It will be understood by those skilled in the art that the synchronous output signals resulting from the method and circuit of the present invention may be utilized in a wide range of applications requiring synchronous operation of two or more devices. For example, these output signals may be utilized as clock signals fed to two or more serial-to-parallel and parallel-to-serial converters each operating at different data rates, while these converters remain synchronized with respect to each-other as well as to a higher frequency master clock signal. There is an additional advantage when utilizing the method and circuit of the invention that the frequency ratio of one or more signals may be readily changed while the respective output signals remain synchronized. For example the respective symmetrical synchronous signals D, G, Fa, etc. obtained in the preferred embodiment of FIG. 1 are particularly suitable for reclocking data in subsequent flip-flops (not shown) as it is well known in the art.
A more detailed description of the preferred embodiment follows with reference to the schematic circuit diagram of FIG. 2, corresponding to the above described simplified circuit diagram of FIG. 1. To facilitate comparison, corresponding portions and elements in the above-indicated figures are designated by like reference numerals. For the purpose of complete disclosure, the integrated and other circuit components shown in FIG. 2 are designated by respective part numbers commonly used by manufacturers. It is noted, however, that circuit portion 13a of FIG. 1 is deleted from FIG. 2 since it corresponds to portion 13.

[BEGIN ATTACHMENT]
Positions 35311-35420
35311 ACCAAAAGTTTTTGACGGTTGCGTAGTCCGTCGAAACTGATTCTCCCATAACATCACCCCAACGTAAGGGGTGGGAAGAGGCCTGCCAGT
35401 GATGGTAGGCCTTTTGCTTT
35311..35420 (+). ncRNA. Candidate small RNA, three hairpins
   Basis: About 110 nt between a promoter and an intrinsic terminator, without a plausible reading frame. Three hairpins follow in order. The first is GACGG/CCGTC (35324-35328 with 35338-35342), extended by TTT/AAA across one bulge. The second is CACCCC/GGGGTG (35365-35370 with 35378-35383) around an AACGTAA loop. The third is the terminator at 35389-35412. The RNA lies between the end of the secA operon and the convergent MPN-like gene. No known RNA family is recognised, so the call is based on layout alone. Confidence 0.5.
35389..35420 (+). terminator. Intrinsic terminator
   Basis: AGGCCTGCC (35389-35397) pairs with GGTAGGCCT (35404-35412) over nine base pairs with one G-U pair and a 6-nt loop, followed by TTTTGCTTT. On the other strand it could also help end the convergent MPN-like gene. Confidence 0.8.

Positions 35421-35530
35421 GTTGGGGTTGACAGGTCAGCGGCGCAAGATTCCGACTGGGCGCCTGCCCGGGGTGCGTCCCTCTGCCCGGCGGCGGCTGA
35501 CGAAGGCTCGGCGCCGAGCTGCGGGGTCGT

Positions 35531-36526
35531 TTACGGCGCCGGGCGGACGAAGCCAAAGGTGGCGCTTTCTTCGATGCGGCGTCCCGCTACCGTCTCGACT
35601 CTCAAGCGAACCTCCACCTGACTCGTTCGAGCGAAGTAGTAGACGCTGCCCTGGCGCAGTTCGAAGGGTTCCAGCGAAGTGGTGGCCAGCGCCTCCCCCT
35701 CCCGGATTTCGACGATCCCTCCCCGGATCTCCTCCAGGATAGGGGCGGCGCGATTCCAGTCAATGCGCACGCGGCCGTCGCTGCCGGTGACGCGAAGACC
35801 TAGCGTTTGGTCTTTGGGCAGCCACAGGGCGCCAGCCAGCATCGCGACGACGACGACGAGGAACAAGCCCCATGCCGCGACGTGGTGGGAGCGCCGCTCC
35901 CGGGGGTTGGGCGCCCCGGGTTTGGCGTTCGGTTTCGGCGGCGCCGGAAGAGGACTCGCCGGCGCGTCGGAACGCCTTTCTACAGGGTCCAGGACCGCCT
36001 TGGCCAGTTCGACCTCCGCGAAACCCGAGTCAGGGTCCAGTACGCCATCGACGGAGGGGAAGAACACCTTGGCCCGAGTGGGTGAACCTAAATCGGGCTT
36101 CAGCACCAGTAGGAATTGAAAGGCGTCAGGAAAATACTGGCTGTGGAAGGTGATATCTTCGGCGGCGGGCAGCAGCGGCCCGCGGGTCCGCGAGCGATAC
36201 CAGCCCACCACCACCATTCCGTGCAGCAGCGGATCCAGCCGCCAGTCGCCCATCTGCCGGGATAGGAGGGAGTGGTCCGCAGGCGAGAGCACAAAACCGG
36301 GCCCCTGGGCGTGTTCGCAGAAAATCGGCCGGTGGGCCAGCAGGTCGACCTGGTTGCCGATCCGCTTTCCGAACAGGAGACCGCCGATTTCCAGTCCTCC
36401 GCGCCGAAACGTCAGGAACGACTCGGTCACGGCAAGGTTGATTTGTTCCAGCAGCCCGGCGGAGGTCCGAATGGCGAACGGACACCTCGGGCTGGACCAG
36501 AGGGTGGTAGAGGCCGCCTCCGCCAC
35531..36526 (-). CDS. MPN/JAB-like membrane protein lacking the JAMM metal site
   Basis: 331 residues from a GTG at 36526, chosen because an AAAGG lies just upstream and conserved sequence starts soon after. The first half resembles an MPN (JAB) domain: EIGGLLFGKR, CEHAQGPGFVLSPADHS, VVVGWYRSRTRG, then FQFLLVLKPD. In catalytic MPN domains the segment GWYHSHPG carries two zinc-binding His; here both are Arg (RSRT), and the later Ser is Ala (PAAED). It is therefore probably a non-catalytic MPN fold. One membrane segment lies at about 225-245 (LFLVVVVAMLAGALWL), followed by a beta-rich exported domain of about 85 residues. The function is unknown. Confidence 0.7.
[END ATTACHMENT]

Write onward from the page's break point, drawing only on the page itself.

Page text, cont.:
With reference to FIG. 2 and the timing diagram of FIG. 3, the master clock signal A received on line 2 is applied via two series inverters 50, 51, utilized to obtain a delay necessary for providing a sufficient pulse width of signal B derived therefrom as follows. The delayed clock signal A' and the master clock signal A are applied to respective inputs of an exclusive OR gate 3 which produces the previously described clock signal B shown in FIG. 3. Thus the gate 3 and inverters 50, 51 correspond to the previously described frequency multiplier 11 of FIG. 1.
The thusly obtained clock signal B is applied via line 4 to the clock signal input of the first presettable frequency divider 5 whose frequency division ratio is preset by programmable switches 6 to divide by 2 as it has been described previously.
Generally, any of the previously mentioned presettable dividers 5, 19 or 28 may be preset to a selected division ratio of an associated programmable switch 6, 20 or 29 by maintaining the respective switch contacts S1 to S4 in closed or open position to obtain a logic low or high signal thereon, respectively, as it is depicted in the Table 1 below:
TABLE 1______________________________________Divide by: S1 S2 S3 S4______________________________________1 HI HI HI HI2 LO HI HI HI3 HI LO HI HI4 LO LO HI HI5 HI HI LO HI6 LO HI LO HI______________________________________
To obtain further division ratios by 7, 8, etc., TAB 1 can be extended in the preferred embodiment up to division by 16 for each divider 5, 19 or 28, respectively. To obtain still higher division ratios two or more serially connected dividers may be utilized, as it is well known in the art.
For example to obtain division by two, contact S1 of switch 6 is closed that is grounded, as shown in FIG. 1, while its other contacts S2 to S4 remain open and thus connected to a D.C. voltage source.